The Bell Jar by Sylvia Plath follows Esther Greenwood, a college student spending the summer at an internship in New York working at a prestigious magazine with several other young women. During her time in New York, not only does Esther get to experience some time working at the magazine, but she also experiences some events in the city. However, compared to the other women there, she is not as enthusiastic about all their escapades.
After returning home, she falls into a deep depression and, when her attempts on getting help fail, tries to commit suicide and ends up in a mental institution. From there she focuses on getting better, although with the bell jar hanging over her head she doesn’t know if she’s progressing or regressing.
I’ve been wanting to read The Bell Jar for years. A lot of people who I spoke to who had read the book said it was depressing. But, honestly, I didn’t find it that depressing at all. Yes, she tries to kill herself and, yes, you read about all these people in the mental institution, but, really, I feel like it’s more educational than anything because the reader gets a sense of how different people with depression were treated when Sylvia Plath was alive.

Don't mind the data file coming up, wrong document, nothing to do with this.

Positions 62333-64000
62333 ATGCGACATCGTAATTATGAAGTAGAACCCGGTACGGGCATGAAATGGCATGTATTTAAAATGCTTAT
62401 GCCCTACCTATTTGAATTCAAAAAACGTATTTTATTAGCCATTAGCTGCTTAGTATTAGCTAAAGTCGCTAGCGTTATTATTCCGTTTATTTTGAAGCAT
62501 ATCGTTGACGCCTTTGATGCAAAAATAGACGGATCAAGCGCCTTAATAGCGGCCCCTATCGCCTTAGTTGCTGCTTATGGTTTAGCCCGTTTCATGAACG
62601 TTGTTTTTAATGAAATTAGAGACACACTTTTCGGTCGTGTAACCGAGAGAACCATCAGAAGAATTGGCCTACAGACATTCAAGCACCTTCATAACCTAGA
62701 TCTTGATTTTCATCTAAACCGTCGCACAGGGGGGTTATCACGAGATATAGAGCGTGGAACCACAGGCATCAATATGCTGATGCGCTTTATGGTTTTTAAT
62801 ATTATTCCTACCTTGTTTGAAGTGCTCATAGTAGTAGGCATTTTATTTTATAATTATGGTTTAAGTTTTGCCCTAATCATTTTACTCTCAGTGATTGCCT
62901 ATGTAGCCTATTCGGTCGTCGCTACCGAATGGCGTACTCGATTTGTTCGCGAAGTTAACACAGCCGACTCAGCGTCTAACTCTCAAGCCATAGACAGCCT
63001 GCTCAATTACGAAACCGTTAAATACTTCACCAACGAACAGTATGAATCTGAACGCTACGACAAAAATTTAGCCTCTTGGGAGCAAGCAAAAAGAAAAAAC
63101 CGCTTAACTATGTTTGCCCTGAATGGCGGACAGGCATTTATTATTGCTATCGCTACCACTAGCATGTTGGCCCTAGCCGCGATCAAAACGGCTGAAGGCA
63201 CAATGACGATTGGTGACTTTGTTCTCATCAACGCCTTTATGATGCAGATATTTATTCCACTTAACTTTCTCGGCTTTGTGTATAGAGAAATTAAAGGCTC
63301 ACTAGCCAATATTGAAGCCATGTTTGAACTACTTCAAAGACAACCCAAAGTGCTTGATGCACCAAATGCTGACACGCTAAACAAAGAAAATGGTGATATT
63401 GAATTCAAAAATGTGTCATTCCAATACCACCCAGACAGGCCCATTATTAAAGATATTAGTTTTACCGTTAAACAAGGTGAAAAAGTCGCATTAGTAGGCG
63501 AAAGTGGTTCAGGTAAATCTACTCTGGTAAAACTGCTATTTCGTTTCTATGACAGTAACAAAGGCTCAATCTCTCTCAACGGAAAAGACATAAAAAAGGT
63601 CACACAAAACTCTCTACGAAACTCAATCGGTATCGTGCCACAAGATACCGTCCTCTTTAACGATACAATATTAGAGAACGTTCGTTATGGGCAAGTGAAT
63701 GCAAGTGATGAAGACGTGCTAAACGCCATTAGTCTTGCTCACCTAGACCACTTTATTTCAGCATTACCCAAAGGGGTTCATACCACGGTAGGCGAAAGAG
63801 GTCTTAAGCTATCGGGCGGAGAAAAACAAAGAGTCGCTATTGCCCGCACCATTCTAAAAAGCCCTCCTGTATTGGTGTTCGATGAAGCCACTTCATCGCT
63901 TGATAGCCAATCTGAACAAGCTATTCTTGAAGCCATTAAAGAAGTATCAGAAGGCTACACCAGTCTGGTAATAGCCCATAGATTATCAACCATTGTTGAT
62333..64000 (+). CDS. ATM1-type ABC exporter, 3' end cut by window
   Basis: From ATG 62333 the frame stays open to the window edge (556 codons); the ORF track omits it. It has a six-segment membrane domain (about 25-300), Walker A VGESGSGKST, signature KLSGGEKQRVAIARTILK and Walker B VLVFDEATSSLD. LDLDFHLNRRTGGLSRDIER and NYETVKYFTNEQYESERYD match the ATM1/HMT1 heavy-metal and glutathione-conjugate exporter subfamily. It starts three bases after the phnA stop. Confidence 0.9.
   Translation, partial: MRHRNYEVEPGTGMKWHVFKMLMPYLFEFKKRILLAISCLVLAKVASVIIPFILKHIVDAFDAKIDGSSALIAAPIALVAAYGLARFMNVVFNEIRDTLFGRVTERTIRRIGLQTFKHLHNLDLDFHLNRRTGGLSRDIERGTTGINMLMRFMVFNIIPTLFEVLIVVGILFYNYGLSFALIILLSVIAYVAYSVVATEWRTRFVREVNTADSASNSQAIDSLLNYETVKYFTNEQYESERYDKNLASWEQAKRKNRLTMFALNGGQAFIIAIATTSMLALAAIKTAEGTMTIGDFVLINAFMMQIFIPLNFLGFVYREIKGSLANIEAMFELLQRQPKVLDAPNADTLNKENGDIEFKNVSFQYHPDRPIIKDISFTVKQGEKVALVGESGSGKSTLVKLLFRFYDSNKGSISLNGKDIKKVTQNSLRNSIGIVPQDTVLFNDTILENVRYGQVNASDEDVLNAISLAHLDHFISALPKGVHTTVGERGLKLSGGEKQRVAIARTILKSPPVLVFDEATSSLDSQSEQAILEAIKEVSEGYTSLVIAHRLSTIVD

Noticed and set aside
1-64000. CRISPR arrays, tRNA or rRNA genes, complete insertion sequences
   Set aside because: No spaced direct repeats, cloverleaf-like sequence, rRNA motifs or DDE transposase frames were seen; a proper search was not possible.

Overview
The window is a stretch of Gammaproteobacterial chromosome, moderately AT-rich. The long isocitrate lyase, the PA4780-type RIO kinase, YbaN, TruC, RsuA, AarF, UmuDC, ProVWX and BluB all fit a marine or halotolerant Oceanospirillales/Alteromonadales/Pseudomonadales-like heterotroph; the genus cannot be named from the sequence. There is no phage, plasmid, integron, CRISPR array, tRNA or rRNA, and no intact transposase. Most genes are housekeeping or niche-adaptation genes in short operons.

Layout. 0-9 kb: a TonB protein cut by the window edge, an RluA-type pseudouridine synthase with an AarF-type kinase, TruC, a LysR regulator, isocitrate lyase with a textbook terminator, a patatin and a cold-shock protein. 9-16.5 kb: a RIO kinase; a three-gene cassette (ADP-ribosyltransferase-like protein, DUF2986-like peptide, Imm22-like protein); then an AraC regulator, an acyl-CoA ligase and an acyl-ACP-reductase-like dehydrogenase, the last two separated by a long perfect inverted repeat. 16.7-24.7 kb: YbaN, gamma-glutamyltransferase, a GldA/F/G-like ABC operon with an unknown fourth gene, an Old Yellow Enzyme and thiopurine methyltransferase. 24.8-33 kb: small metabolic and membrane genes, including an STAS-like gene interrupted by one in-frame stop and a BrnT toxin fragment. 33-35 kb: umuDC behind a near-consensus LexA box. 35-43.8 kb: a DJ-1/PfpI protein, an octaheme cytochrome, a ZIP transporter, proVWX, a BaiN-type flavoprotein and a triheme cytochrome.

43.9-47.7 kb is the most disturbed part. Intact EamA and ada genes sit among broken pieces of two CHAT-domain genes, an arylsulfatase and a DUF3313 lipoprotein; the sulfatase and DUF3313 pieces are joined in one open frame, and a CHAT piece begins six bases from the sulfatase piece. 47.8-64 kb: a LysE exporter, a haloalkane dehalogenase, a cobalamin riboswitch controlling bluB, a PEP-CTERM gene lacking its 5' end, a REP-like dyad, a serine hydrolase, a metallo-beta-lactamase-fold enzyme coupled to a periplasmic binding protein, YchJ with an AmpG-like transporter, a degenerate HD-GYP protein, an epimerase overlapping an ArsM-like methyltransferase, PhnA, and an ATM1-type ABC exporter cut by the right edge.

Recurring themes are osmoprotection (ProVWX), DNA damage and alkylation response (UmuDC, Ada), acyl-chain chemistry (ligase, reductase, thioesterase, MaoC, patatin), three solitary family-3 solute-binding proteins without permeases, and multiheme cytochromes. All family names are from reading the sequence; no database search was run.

While there is no hard plot to the novel, there are different themes, such as women breaking away from the patriarchal society and being independent at a time when women were expected to get married and be house wives. I think this is an important novel that should be read more widely than I feel like it is.